Abscess in Horses
An abscess is an accumulation of pus (dead white blood cells) that forms a lump internally or externally on your horse’s body. It occurs as a result of an infection, as the white blood cells assemble to fight off a foreign antigen, then subsequently die, becoming walled off in a capsule as the body attempts to isolate the infection. This lump is usually accompanied by inflammation and can be painful, due to the buildup of pressure. As time passes, the abscess can rupture, releasing pus.
Symptoms and Types
- Slight swelling under the skin
- A firm lump that may be tender or hot to the touch
- Secretion of pus
- Penetration of the skin surface with a foreign object
- A wound
- A nail in the hoof
- Strangles (respiratory bacterial infection caused by Streptococcus equi)
Upon examining the affected area, your veterinarian should easily be able to determine whether the wound is an abscess. The vet may then order blood tests to check for other infections. Many times, minor things will get into or under the skin and become infected, causing an abscess.
On occasion, a veterinarian may prescribe an antibiotic to cure the infection affecting that particular area of the horse’s body. Never drain an abscess yourself. If the abscess has not been present for long, the wound may be cleaned with an antiseptic scrub.
To drain the infection, the veterinarian may use a poultice — a soft moist mass which is often heated and medicated, and then applied over the infected area. Sometimes, the veterinarian will take a sample (culture) of the pus and send it to a lab to see what type of bacteria is causing the infection. This may help dictate which antibiotic is used, or if an antibiotic is needed at all. If the abscess is in the hoof, the hoof may have to be trimmed.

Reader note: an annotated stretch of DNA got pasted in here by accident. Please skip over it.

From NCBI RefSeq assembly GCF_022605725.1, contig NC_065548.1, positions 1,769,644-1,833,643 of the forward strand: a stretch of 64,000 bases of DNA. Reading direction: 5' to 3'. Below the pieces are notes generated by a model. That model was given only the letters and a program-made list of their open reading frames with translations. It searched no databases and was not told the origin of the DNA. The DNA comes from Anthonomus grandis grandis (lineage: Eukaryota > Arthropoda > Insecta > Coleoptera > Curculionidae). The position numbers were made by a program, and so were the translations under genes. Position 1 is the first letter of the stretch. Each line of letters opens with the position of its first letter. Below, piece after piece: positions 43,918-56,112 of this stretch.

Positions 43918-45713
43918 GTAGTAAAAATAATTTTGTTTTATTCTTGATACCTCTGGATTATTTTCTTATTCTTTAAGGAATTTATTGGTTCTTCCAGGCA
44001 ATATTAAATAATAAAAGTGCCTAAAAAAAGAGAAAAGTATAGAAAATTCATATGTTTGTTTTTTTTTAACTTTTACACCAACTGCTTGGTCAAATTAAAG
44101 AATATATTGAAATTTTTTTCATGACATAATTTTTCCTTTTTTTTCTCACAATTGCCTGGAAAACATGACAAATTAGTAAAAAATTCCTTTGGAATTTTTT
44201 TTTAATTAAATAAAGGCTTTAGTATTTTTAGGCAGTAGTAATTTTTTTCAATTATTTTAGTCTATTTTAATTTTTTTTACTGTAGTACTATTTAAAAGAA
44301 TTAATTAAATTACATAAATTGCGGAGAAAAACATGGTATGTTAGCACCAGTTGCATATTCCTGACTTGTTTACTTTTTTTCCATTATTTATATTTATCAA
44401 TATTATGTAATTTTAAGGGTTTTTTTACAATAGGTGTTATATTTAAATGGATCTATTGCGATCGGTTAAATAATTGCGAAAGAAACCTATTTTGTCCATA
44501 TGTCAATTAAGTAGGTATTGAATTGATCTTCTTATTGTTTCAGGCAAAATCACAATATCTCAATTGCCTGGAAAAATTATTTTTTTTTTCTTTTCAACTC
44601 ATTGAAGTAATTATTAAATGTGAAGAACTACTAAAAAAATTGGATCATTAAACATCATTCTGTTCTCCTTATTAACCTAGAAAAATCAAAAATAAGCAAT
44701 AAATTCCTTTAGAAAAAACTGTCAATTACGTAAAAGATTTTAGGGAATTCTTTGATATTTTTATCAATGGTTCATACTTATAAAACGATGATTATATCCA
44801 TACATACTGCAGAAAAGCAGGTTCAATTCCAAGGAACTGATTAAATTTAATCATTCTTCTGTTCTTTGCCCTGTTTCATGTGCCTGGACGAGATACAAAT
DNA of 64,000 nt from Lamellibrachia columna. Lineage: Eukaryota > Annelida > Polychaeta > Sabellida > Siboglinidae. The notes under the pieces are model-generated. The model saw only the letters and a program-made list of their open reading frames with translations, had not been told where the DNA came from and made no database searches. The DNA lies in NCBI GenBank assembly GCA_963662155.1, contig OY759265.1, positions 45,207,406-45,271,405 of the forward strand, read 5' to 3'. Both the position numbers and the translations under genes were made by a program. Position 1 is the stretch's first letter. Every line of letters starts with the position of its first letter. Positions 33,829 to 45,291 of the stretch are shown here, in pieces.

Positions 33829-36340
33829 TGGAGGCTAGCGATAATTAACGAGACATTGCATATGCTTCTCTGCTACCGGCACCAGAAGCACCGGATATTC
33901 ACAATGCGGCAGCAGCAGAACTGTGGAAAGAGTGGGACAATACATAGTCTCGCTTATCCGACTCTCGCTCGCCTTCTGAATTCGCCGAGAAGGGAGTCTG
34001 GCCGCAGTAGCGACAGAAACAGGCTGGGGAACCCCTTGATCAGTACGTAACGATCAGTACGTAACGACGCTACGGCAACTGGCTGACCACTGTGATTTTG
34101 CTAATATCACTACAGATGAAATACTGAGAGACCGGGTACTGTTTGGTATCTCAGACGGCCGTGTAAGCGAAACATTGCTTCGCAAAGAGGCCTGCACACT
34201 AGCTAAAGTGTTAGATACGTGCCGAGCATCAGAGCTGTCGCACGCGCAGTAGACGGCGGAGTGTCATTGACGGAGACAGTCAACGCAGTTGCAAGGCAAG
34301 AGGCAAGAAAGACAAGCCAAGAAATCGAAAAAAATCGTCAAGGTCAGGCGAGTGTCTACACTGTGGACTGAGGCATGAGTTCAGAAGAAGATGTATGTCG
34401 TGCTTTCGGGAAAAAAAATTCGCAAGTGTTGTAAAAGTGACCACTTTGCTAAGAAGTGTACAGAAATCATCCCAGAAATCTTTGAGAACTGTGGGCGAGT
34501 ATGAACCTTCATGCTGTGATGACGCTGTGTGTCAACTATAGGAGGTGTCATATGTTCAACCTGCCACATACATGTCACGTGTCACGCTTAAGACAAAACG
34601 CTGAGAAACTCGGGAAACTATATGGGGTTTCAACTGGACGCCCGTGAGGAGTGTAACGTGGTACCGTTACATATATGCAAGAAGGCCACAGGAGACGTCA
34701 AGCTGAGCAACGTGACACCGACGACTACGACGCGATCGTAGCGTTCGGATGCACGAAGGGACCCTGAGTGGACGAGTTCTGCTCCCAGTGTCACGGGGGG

The course of treatment varies from case to case (and may be determined by the type of infection as well as the location of the abscess), so do not attempt to administer treatment yourself.
Living and Management
Caring for a horse with an abscess does not have to be tricky. After the abscess has been treated, keeping it clean is critical. Make sure the area is healing and pay close attention to your horse’s overall health. If other symptoms appear, such as lameness or change in appetite, have your horse re-examined by a veterinarian immediately. Many horses will feel immediate relief once the abscess has ruptured.
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